Rustichini’s latest research – with Stephen Burks, Jeffrey Carpenter and Lorenz Goette – studies the behaviour of about 1,000 trainee truck drivers in the US. The researchers gave the truckers IQ tests and asked them to participate in a number of small experiments.

In one experiment, the truckers were asked to choose between gambles and certain payoffs. In another, the choice was between a sum of money now and more money later. A more complex experiment required the truckers to play an anonymous “trust” game. The first player was given $5 and offered the choice of sending it to the second player; the second player had his own $5 and was asked how much he would send to the first player were he to receive $5 from him, and how much if he didn’t. The researchers promised to double the money sent in either direction – meaning that if the players managed to co-operate then each could get $10.

An intriguing pattern emerged. The truckers who scored highest on the IQ test were also more patient and more willing to take calculated risks, rejecting unfair gambles and accepting favourable ones. Their choices revealed a more consistent attitude to risk and a more consistent level of patience, too.

The high-IQ truckers were also better at predicting what other players would do in the trust game, and secured more money overall. When they played second, they were more discriminating, rewarding co-operation and punishing those who would not trust them.

High IQ goes hand in hand with patience, calculated risk-taking and interpersonal judgment, it seems – and this is true after statistically adjusting for age and race.

Nor is any of this limited to the laboratory. Many trainee truckers drop out before completing their first year of work, even though this means they must repay the trucking company their training costs, which run into thousands of dollars. This indicates a lack of patience, an inability to appreciate how much money is at stake or a serious miscalculation in the initial plan to be a truck driver. Whatever the reason, dropping out is correlated with Rustichini’s experimental tests of low IQ, impatience and bad judgment of risk or of other people.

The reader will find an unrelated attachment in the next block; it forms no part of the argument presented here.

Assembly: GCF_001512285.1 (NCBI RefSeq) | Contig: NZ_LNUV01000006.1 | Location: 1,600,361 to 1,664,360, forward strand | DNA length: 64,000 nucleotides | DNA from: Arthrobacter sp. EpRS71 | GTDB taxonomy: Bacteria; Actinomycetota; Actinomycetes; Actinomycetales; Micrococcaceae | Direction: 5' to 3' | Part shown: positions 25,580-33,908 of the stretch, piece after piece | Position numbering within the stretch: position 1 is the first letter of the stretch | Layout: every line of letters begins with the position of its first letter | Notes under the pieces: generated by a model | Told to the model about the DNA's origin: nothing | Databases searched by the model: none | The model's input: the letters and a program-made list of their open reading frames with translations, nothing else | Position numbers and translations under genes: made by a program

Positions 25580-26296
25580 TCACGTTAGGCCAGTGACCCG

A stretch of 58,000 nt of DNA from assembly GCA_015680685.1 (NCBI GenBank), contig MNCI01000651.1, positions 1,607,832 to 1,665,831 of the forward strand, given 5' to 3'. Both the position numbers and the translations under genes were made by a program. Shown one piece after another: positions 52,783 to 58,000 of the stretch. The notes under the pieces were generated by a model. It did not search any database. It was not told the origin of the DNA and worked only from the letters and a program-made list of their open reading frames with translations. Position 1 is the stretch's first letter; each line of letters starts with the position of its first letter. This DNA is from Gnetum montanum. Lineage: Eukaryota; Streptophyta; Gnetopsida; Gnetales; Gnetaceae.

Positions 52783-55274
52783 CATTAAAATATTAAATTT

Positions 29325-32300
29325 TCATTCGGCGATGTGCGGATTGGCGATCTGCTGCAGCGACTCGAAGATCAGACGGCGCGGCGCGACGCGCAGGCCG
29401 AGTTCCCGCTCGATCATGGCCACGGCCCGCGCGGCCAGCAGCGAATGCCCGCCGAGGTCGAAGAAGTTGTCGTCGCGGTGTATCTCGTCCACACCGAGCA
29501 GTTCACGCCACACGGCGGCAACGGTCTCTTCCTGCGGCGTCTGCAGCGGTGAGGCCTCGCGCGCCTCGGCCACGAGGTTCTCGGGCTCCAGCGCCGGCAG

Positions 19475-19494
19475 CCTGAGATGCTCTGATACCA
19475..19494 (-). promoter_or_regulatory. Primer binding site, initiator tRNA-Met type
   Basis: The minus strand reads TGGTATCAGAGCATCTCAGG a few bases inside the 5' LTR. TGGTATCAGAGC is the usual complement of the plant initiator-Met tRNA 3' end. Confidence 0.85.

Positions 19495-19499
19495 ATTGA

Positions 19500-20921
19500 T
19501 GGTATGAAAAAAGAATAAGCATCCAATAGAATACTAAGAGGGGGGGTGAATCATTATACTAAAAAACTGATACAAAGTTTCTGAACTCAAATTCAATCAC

Rustichini puts this in a far more striking way: that the ingredients for prospering in a capitalist society all seem to be present together, or absent together. This is not entirely surprising but neither is it obvious. And therein lies the dangerous hypothesis: if all these attributes go hand in hand, it is much more plausible to suggest that economic success is passed on from generation to generation.

“Such a process could be cultural, genetic or both,” comment the researchers in a footnote, “but the genetic version is the most controversial.” Quite so. But even the cultural transmission of economic success is a provocative notion, and a painful one to most economists, who are predisposed to hope that good policies alone may promote economic growth.

Rustichini is not perturbed. For all his amiability, he is quite content to contemplate unwelcome possibilities.

Also published at ft.com.

2nd of May, 2009Undercover EconomistComments off

Should I embark on an open relationship?

Dear Economist,
My partner and I have well-defined boundaries to our relationship; they are already liberal, and we are now considering permitting liaisons with others. The benefits for my partner are enormous, as she is an attractive young woman interested in men and women alike.
I, on the other hand, am an awkward wallflower of unremarkable appearance, who has trouble attracting women. Or at least I was until I met my partner. In the years we’ve been together, I’ve received a startling amount of unsolicited attention from women who would not have looked at me twice when I was single.
Can economics explain why I’m unappealing as a singleton, but hot property when with a stunning girlfriend? More importantly, will I still be hot property in a non-monogamous setup? As a consumer I seem to be able to have my cake and eat it, but as a commodity, can I both be had and eaten?
Confused, Paradise

Dear Confused,

Your sudden attractiveness does indeed have an economic explanation: your new admirers are rationally inferring information about you from the behaviour of your partner. She is vivacious, beautiful and intelligent, and yet she dates you; ergo you have hidden assets.

I am not sure an open relationship is wise. You are right to point out that your partner has much to gain from such an arrangement. Onlookers would rightly conclude that her commitment to you has few downsides for her, so doesn’t convey much of a signal that you are a hidden gem. There is another risk. Through her experiments, your partner may discover an alternative lover who insists on a monogamous relationship. Monogamy may be a price worth paying, given that she is currently dating “an awkward wallflower of unremarkable appearance”. You currently live in paradise; don’t risk being cast out.

Also published at ft.com.

2nd of May, 2009Dear EconomistComments off